The city’s first urban-style boutique hotel, The Loft could easily be one of the best Yangon hotels if only it had been built with a rooftop swimming pool or lap pool – a much-needed and very welcome relief after a sweaty morning’s sightseeing. The Loft’s 32 rooms bring a little Manhattan-style semi industrial-chic to Myanmar with its high ceilings, bare bricks, bold-coloured feature walls, and striking black and white prints of locals. While all the rooms are spacious and comfortable, with polished floorboards and leather sofas, the two-storey loft-style Duplex Suites are the pick of the room categories and are the best option if you’re planning to stay a while. All rooms have floor to ceiling windows with views onto the street – infinitely entertaining if you’re a fan of people-watching and absorbing everyday local life. Thoughtful room amenities include mini-bars packed with all kinds of snacks and drinks and espresso coffeemakers. The free wifi was fast compared to most properties we stayed in. While the reception team was excellent and the door staff’s meet and greet was always welcome, service in the restaurant was excruciatingly slow when we stayed. The Loft is located in the increasingly hip neighbourhood of Dagon Township, on the edge of downtown Yangon, which is peppered with modern cafés, restaurants and bars, as well as some notable spots for traditional specialties. The Loft is also well-located for sightseeing and shopping – a short walk down the road, around the corner and over the railway line and you’re at Bogyoke Aung San Market, also known as Scott Market, a shopper’s paradise.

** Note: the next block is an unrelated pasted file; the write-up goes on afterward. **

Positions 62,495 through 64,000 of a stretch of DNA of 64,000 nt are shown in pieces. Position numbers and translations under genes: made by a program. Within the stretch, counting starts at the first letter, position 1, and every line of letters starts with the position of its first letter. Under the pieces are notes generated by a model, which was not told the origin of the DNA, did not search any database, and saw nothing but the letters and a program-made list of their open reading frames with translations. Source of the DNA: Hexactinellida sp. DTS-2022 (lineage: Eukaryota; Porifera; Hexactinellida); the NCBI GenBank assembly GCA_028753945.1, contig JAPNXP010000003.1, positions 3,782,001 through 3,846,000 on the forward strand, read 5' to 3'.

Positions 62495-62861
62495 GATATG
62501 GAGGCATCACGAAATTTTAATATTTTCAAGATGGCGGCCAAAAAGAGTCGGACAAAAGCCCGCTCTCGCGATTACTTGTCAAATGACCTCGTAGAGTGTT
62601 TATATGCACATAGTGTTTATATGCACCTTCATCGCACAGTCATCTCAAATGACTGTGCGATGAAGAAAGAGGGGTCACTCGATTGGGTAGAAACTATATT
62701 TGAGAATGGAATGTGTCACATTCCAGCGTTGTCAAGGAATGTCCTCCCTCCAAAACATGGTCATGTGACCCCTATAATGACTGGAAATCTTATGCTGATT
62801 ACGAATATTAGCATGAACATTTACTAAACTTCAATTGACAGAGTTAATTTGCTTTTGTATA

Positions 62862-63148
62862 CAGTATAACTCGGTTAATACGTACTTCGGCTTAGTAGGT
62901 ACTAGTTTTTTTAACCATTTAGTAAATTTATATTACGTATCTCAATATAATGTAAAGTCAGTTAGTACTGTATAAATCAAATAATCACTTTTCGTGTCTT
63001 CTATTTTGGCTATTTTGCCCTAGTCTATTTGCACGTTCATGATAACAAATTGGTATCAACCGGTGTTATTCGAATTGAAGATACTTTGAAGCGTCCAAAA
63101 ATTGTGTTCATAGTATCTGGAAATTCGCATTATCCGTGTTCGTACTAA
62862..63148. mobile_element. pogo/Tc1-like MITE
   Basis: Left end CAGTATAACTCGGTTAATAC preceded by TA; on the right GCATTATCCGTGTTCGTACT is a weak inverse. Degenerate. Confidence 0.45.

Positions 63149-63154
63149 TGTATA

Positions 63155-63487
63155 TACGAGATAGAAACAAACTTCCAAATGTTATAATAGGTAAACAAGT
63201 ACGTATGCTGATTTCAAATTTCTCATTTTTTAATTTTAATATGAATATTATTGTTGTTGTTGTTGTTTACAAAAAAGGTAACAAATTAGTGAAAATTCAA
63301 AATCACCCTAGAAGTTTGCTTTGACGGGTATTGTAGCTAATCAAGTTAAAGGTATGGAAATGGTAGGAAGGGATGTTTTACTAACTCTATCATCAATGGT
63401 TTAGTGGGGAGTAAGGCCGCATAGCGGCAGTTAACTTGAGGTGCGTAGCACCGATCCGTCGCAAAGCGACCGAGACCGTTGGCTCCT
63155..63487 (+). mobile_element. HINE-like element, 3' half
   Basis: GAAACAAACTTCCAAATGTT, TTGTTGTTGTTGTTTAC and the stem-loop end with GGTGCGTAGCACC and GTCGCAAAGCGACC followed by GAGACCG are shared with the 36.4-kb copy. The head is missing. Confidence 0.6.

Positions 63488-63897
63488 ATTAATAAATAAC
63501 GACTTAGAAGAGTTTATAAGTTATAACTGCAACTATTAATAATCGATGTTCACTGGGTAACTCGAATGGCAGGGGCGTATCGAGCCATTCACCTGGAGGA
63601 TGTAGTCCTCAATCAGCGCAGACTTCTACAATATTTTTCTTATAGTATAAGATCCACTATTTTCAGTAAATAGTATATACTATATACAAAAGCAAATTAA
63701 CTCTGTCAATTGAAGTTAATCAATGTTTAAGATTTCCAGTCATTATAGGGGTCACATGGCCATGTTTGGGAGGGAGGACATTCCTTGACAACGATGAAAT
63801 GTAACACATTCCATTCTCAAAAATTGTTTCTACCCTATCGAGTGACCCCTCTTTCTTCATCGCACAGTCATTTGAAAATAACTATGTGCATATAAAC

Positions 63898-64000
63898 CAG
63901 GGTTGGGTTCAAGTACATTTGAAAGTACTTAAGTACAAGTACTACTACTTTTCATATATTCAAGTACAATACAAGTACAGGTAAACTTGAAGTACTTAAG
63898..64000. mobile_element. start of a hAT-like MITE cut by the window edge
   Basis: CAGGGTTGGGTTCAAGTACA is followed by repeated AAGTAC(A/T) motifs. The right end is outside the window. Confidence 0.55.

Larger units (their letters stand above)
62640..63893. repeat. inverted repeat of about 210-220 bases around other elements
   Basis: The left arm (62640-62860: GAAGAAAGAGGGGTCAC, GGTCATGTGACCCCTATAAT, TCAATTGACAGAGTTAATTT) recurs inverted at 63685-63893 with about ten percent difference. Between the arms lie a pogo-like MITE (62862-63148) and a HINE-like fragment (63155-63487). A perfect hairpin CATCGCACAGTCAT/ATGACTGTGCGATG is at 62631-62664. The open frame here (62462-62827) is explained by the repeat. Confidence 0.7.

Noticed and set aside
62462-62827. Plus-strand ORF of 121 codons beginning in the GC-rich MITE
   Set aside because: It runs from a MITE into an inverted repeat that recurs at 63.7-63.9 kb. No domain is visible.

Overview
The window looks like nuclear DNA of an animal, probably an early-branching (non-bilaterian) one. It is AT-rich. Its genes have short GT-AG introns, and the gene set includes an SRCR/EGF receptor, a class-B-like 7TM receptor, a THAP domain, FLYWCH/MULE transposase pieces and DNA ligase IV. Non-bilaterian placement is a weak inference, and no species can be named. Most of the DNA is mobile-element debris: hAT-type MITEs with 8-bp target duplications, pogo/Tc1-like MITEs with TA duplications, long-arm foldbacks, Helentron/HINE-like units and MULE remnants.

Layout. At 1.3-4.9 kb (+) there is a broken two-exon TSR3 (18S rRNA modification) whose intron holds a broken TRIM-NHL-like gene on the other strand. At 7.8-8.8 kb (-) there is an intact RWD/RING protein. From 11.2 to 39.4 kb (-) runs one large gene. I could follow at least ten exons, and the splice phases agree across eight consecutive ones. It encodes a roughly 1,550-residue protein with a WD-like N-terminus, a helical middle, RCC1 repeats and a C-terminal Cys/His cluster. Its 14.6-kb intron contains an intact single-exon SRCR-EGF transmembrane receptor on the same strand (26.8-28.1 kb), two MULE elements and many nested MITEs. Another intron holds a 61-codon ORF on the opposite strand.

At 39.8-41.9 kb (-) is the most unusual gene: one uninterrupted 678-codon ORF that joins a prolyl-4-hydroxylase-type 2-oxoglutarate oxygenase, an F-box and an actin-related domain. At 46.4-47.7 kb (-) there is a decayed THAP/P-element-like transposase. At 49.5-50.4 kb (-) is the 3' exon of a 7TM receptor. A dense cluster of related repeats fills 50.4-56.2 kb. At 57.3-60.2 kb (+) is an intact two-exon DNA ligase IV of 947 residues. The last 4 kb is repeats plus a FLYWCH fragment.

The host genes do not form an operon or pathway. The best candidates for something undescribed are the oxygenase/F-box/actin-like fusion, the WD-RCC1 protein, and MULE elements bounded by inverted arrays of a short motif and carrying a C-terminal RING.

The Loft, 33 Yaw Min Gyi St, Dagon Township, Yangon, Myanmar.

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Sule Shangri-La Yangon

Boasting one of the busiest and most sumptuous lobbies of any Yangon hotel, with towering pillars, high-backed rattan chairs and a vivid mural on the wall, the Sule Shangri-La Yangon makes a good impression. For us, the location alone of this luxurious five-star, slap-bang in Yangon’s downtown, within walking distance of the gleaming Sule Pagoda, the bustling Bogyoke Aung San Market (Scott Market), lively Chinatown, and some of the city’s finest heritage buildings, makes this one of the best Yangon hotels. Hop in a taxi and you’re just a 10-minute cab ride to some of Yangon’s must-do sights, including Shwedagon Pagoda, the National Museum, People’s Park, and Kandawgyi Lake. A lot larger than we normally like our hotels, with 474 rooms, we’ve made exceptions to our ‘small is always be better’ rule for the Sule Shangri-La due to that superb central location, sweeping city views from the Horizon Club rooms, attentive staff, and one of the most lavish buffet breakfast in the city. (A warning, however: go to breakfast early. Leave it too late and it’s impossible to get a table – and we were last there in low season, too.) The pool is perfectly okay for a cooling dip, but there aren’t enough sun-beds for such a big hotel. The Sule’s rooms are spacious, yet conservative. It’s definitely worth paying extra for Horizon Club rooms, which are warmer in tones, more plush and on higher floors – they’re located on levels 18, 20, 21 and 22. Horizon Club membership benefits include a long list of perks such as complimentary sunset cocktails and canapés in the lounge – which has Shwedagon Pagoda views.
Sule Shangri-La Yangon, 223 Sule Pagoda Road, Yangon, Myanmar.

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Novotel Yangon Max